Doing Business in Japan


Despite its recent economic and environmental challenges, Japan remains one of the world’s key economies and an important business destination for expats.
Doing business in Japan
Japan is ranked by the World Bank 20th place out of 183 countries for ease of doing business, scoring particularly highly for its protection of investors, ease of getting credit, and cross-border trading. Moreover, the Japanese are an affluent population with considerable spending power, and an excellent IT infrastructure prevails; even rural homesteads have fibre-optic cable connections.

The biggest drawbacks to doing business in Japan are the cumbersome and expensive tax regimen and the complexity involved in starting a business. In addition, Japanese culture and business practices contain many pitfalls for the uninformed businessperson, and hence mastering or at least understanding these will be key to a business meeting's success.

Japanese business etiquette


Underlying Japanese business culture is the notion of “Kaizen” – the drive for constant improvement. This reflects in the hard work ethic, excellent customer service, and never-ending quest to innovate and improve on business practices.

When dealing with Japanese clients it's a good idea to be excessively formal in everything from conduct to dress. There are also specific unspoken rules of business etiquette governing most situations. When meeting hosts or business associates for the first time exchange business cards, receiving theirs with both hands and an attitude of respect, as the card is taken to represent the individual. Greet the delegation in order of seniority, first bowing then offering handshakes.

Japanese business etiquette - exchanging business cardsSilence during meetings is not uncommon, even accompanied by closed eyes. While in the West, such a turn of events would signify the meeting is going rather badly, in Japan this indicates a period of reflection; do not interrupt or feel the need to speak and fill the silence.

Expats doing business in Japan should note that it's important to be sincere and honest, but without being confrontational or too direct. Vague forms of expression are best used, and there is an art to deflecting a difficult question to avoid embarrassing or disappointing someone.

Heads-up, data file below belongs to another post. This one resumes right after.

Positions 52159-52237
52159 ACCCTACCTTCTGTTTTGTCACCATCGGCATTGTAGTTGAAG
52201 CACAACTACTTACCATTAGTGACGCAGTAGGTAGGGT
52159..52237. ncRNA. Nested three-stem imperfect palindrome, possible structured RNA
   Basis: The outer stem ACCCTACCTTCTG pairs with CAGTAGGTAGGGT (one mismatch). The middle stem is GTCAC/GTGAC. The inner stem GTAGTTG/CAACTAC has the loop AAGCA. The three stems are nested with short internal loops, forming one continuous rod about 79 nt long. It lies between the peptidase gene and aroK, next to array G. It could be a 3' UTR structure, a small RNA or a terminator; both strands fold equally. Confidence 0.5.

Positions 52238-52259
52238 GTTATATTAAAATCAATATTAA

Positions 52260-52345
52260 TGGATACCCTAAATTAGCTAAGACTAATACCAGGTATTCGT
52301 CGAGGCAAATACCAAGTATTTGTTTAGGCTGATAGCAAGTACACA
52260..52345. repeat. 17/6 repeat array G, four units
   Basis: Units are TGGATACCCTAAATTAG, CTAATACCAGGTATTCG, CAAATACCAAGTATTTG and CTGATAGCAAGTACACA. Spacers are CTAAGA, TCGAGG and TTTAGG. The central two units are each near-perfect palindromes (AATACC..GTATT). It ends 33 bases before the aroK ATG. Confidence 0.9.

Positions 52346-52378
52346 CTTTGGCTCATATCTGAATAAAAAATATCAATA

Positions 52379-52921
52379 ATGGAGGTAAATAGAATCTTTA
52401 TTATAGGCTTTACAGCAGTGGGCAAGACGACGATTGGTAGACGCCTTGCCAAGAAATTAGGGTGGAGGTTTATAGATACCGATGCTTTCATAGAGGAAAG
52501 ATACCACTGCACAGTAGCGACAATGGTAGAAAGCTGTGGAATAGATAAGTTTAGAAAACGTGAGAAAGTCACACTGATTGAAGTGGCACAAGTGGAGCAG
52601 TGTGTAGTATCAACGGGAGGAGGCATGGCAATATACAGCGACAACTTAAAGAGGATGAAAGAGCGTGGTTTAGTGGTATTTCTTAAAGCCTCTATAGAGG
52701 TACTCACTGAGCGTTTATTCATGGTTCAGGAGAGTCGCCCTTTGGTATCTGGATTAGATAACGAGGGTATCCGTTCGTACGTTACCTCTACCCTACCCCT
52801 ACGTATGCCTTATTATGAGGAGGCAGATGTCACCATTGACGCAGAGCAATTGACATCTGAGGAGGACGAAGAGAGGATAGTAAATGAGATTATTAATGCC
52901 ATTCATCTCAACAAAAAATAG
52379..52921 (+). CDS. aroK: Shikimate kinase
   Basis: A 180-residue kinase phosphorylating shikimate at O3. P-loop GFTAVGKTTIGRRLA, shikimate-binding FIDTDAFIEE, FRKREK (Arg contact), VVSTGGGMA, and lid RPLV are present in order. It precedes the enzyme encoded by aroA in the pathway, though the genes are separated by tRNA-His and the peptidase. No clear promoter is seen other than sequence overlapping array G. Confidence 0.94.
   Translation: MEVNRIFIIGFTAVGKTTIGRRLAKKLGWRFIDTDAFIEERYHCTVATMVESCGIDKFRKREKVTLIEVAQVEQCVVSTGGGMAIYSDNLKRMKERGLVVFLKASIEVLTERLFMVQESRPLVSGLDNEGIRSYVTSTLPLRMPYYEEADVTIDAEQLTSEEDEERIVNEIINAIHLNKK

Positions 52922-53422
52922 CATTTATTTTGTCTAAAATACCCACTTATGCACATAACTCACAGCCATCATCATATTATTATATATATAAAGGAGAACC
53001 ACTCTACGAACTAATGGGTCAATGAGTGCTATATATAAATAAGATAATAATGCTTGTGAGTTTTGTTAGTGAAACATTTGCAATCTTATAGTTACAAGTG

Meetings often begin with excessive small talk as rapport is built and relationships are established. It is important that this phase is not rushed. Note that decisions are seldom made in the actual meeting, where it is more usual to exchange information or confirm previously made decisions.

A calm, humble, introverted personality style is likely to be respected by the Japanese, while the brash extrovert is considered untrustworthy and offensive. There is an exception to this though, and it starts once the meetings are over for the day, and the evening's social activities commence. This is where the sombre, sober rules of engagement that govern the office culture are suspended in favour of Bacchanalian abandon. In fact, getting drunk with your client – or at least as drunk they are – is a key part of solidifying the relationship and progressing the deal. Rest assured that unless an actual crime has been committed no one will speak of the evening’s more salacious events the next day once business etiquette is restored.

Starting a business in Japan


Setting up a business in Japan is a fairly common procedure and navigating the various steps is seldom problematic. The basic steps to getting up and running are as follows:
  • Get a company seal made – it will be created by a seal carver
  • Get a certificate of seal registration
  • Register at the Legal Affairs Bureau of the Ministry of Justice
  • File notification of the incorporation of a company, the opening of a payroll office, and application for the approval of blue tax returns with District Tax Office
  • File notification of the commencement of business with the local tax office
  • File notifications of starting the applied business and labour insurance, and the rules of employment with the Labour Standards Inspection Office
  • File applications for health insurance and public welfare pension with the Social Insurance Office
  • File application for business establishment of employment insurance with the Public Employment Security Office

Doing business in Japan: Fact facts


Business language: English is not widely spoken and a translator will be required for most business meetings.

Hours of Business: 8am to 6pm, weekdays

Dress: Formal business attire

Gifts: Not expected or appropriate; unless it is a small item branded by or representing one's company

Gender equality: Improving, but well behind Europe and USA. Spouses are not invited out to business meetings.

Do’s and don’ts of business in Japan

  • Do – get bilingual business cards printed with Japanese on one side.
  • Don’t – write on a Japanese business card, or wave it around, flick it, or use to pick your teeth.
  • Do – accept a business card with two hands and a small bow, and treat it with respect.
  • Do – use titles when greeting people.
  • Do – be on time, or if being late is unavoidable, apologise profusely and repeatedly.
  • Don’t – take any seat at a meeting, wait to be placed.
  • Do – make notes during meetings, but avoid red ink.

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